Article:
Veterans Day events include lunch, parade


By Donna Thornton/News Editor

Members of the renowned Tuskegee Airmen will be one of the guest speakers at the Gadsden Etowah Patriots Associations annual Patriots Day luncheon Nov. 7, as Etowah County recognizes veterans and inducts new members into the Patriot’s Hall of Honor.

This year’s Hall of Honor inductees are William Leon Benson, posthumous award; James M. (Jack) Sims, posthumous award; F.M. Addison, posthumous award; Bobby G. Russell; Bobby M. Junkins; John G. (Jack) Page; Robert Dewey Stansell; Arnold D. Vinyard; C.B. (Red) Collier Jr.;  Harold Thomas Bailey; Charles E. (Chuck) Davis; Lacy U. Weston Jr.; James M. Christopher Jr.; and Thomas Harold Smith.

Doors open at 11 a.m. for the luncheon, at Convention Hall in Gadsden. The program will begin at 11:45 a.m.

The program will conclude at 1 p.m. so that patriots can prepare for Gadsden’s Veterans Day Parade, which begins at 1:45 p.m.

The guest speakers for the induction program served in the World War II unit most recently immortalized in George Lucas’ movie, “Red Tails.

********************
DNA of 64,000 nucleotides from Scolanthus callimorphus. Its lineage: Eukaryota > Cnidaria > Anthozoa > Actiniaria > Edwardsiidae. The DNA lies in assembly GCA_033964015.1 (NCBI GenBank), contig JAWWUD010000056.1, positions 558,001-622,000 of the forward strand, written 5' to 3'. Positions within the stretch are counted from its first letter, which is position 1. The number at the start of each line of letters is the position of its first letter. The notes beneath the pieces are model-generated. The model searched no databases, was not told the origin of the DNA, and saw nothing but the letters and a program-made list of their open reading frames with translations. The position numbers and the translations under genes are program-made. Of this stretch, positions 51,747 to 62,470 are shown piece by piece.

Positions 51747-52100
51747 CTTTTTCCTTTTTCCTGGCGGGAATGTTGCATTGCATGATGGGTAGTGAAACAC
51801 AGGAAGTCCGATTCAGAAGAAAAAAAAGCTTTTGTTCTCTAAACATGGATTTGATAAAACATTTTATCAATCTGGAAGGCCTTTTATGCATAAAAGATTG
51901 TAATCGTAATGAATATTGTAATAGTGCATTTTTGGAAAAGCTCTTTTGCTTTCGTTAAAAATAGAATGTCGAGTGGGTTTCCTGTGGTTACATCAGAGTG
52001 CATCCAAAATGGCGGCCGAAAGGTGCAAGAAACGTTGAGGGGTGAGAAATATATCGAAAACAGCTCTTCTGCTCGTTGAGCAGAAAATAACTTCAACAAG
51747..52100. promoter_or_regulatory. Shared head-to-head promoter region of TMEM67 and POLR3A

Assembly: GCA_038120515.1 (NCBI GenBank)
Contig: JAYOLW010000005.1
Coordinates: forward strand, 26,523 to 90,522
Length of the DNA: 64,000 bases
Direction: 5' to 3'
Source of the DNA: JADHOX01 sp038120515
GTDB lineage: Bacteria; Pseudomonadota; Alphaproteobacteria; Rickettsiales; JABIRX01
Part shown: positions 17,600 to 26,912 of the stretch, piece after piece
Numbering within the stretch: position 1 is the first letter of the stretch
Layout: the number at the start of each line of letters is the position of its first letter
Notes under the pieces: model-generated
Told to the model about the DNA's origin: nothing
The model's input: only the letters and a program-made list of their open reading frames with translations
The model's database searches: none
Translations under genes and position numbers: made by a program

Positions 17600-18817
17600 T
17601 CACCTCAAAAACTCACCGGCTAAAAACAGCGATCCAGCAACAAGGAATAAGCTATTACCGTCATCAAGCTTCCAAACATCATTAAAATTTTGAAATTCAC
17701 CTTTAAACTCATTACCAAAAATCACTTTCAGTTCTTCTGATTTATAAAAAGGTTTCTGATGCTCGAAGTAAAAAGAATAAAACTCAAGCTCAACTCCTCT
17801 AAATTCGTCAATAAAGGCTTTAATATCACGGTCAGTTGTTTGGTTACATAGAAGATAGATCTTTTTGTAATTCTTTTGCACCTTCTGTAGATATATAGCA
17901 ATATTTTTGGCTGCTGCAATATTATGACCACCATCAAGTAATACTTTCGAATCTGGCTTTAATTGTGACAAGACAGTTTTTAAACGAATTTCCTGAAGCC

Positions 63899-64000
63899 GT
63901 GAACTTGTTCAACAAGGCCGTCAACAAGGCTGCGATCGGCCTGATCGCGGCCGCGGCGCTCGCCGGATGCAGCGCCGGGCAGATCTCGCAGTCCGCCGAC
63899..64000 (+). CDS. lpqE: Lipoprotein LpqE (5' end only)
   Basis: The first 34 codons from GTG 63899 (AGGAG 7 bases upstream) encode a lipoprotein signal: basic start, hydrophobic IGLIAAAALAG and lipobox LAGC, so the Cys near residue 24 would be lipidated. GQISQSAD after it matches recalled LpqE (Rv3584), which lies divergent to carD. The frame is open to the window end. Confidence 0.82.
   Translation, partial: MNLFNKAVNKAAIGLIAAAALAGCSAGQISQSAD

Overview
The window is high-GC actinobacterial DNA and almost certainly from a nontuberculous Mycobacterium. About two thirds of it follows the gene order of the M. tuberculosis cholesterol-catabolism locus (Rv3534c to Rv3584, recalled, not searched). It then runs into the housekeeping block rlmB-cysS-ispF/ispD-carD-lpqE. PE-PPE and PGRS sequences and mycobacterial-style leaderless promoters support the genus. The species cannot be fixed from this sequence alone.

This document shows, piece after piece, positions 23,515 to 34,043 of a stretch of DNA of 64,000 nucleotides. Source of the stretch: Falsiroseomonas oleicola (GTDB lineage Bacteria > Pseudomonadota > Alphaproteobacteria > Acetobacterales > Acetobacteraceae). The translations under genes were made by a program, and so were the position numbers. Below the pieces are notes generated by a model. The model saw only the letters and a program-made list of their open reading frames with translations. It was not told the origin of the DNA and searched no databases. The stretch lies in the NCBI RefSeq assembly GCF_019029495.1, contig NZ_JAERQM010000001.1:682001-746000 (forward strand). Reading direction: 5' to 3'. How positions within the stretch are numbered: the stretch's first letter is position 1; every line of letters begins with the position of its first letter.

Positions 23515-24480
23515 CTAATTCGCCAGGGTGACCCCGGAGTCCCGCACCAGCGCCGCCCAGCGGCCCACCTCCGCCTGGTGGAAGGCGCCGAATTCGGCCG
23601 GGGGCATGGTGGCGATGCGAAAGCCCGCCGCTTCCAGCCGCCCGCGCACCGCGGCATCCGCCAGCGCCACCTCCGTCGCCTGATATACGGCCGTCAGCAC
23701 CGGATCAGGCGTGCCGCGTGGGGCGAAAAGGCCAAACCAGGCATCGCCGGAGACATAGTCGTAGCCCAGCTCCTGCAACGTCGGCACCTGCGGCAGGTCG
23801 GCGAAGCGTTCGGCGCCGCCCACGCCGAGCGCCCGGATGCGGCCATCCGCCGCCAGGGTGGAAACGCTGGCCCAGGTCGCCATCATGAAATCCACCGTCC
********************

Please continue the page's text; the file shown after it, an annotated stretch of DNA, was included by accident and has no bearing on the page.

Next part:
Lt. Col. Herbert E. Carter joined the United States Air Force in July 1942 and became a member of the 99th pursuit unit – one of the units that became known as the Tuskegee Airmen. Carter flew 77 combat missions against the German and Italian Air Force in the Northern Africa, Sicilian, Italian and European campaigns. Carter’ squadron achieved the outstanding record in Close Tactical Ground Support of the Allied Army. After the war ended, Carter received his B.S. degree in industrial education at Tuskegee University and his M.A. degree in administration and supervision.

Carter retired as a lieutenant colonel after 26 years of commissioned service, and he served at Tuskegee University as Associate Dean of Student Services and Administration until 1985. In 2006, Carter received the Chevalier Legion of Honor, France’s highest honor, for his outstanding service during the liberation of France.

In 2007, President George W. Bush honored the Tuskegee Airmen with the Congressional Gold Medal.

Col. Roosevelt Joseph Lewis Jr. enrolled in the U.S. Air Force Reserve Officer Training Corps while attending Tuskegee University and met aviation pioneer Alfred “Chief” Anderson, the chief flight instructor and mentor to the Tuskegee Airmen of World War II. Lewis gained recognition for superior performance in the ROTC and was elected “Best Major in Command” by his unit is 1966, 1969, 1982 and 1988. Lewis served in the U.S. Department of Defense, was a presidential scholar the University of Alabama and is a former secretary of the Alabama Aeronautics Commission.

Since he retired in 1991 Lewis focused efforts on aviation trining for new pilots and has guided more than 300 pilots in obtaining their licenses. He serves as chairman and CEO of Air Tuskegee Ltd. and Global One Jets, and he owns historic Moton Field, where most of the Tuskegee Airmen learned how to fly.

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